I hope I'm not missing the point or misquoting someone...

RE: Delusion & Illusion
Answer
7/28/14 9:34 AM as a reply to Andreas Thef.
Andreas Thef:
Mark:
I'm not saying that there is no value in the pursuit of a different perception of the world - there clearly is. I'm just wondering if it is reasonable to make any claim that a non-dual view is more real or truthful than a dual view. I think there is an underlying assumption by many people that the non-dual view is the "truth". It does not seem to help explain things like quantum effects - which would indicate there are other more complete views out there. 

Hi Mark,

I think Daniel touches on that topic eloquently in his recent BATGP interview. As far as I understand, enlightenment does not tell you anything about the relative truths of the world (or at least not as much as we sometimes wished for). But it tells you how they come into being and how they are interrelated and -dependent.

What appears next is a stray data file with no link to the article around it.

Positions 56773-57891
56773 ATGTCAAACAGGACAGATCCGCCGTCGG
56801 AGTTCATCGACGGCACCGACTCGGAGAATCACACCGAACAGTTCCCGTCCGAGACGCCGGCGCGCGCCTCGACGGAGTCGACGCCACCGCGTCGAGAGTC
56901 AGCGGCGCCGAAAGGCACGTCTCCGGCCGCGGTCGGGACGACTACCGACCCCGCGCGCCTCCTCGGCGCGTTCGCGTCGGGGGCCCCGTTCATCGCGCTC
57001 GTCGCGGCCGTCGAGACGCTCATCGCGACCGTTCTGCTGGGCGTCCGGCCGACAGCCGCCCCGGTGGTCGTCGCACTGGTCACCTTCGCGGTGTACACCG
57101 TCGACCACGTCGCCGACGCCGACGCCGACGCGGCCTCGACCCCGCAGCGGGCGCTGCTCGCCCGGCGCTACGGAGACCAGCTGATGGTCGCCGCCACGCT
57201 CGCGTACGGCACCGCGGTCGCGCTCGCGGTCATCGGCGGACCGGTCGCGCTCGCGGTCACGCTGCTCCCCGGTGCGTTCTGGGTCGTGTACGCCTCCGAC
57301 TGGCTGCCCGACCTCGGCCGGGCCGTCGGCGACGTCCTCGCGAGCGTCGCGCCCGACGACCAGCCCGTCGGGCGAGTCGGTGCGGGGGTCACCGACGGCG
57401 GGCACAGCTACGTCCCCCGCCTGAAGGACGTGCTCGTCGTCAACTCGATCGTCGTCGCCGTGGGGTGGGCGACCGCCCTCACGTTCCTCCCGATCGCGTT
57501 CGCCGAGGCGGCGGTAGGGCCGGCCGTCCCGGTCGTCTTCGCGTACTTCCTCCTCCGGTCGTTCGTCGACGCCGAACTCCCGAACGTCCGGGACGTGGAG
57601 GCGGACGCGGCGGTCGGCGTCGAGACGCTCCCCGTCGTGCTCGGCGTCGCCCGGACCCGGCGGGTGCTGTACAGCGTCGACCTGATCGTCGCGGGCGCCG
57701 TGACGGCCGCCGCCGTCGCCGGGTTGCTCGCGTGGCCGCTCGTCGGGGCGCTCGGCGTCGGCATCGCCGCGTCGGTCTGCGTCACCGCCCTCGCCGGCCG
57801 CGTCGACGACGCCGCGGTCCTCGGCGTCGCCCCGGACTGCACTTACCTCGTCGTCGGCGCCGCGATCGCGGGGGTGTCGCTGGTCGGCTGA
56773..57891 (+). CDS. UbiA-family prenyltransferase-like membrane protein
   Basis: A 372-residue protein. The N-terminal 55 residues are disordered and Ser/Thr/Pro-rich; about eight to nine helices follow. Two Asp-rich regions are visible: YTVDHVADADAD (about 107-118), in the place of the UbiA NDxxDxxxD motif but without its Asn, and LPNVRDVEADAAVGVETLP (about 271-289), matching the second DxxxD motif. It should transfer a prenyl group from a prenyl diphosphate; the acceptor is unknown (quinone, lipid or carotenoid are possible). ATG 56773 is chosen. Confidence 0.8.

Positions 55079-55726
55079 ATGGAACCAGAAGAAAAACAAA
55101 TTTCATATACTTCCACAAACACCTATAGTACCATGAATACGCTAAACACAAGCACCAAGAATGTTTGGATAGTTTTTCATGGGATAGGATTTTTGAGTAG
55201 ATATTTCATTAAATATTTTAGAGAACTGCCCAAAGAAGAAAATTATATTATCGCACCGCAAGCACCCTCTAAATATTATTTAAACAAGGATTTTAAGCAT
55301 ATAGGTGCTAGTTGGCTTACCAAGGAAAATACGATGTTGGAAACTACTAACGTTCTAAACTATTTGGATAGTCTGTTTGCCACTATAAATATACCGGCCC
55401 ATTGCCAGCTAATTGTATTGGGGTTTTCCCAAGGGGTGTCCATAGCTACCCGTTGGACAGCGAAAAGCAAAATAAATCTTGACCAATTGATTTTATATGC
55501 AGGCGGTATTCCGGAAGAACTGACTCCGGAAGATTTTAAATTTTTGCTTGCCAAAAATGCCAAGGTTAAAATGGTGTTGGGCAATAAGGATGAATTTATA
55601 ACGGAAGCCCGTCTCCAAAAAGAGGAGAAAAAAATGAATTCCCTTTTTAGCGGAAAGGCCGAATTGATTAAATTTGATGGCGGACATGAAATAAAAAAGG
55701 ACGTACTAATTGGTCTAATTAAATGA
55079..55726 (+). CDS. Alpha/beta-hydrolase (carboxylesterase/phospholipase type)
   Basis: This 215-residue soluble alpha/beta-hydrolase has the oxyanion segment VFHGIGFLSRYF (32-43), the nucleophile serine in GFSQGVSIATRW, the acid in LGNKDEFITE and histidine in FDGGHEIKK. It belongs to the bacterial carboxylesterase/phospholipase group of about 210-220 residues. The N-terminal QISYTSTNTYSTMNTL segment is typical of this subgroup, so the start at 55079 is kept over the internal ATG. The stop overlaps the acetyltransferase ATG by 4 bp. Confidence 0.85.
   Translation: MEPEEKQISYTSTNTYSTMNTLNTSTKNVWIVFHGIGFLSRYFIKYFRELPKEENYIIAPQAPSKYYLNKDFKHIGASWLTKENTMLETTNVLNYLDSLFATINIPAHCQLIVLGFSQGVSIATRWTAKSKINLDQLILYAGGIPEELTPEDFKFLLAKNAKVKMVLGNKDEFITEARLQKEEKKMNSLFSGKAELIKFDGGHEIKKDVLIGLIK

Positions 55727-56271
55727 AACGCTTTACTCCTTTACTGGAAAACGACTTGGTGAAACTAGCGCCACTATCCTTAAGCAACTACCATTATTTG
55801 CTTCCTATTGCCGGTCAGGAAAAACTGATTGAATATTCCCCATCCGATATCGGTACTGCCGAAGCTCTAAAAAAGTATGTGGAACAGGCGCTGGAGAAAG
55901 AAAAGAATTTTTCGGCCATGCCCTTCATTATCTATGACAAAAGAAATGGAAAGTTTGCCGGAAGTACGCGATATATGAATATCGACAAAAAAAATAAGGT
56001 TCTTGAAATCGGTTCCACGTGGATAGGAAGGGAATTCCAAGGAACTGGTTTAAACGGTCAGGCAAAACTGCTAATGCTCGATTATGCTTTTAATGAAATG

I think another pointer to an answer can be found in this excellent Stephen Batchelor talk on dependent arising. According to the buddha consciousness and every perceiving, seperating, dissecting and naming that arises with it (of which "quantum physics" ist just one example) is no seperate entity but is dependent on all other arisings. It simply does not exist in and of itself - I guess that's what's called "empty". At least that's what I imagine it to be like.

In the above linked interview Daniel says something like: there's an end to the spiritual path but no end to the understanding and perception of our day to day (relative) reality.

I hope I'm not missing the point or misquoting someone...

Hi Andreas,

Thanks for the links! The link to SB talk is not working but I could grab the URL. Both are a bit long to look at now but I will take a look.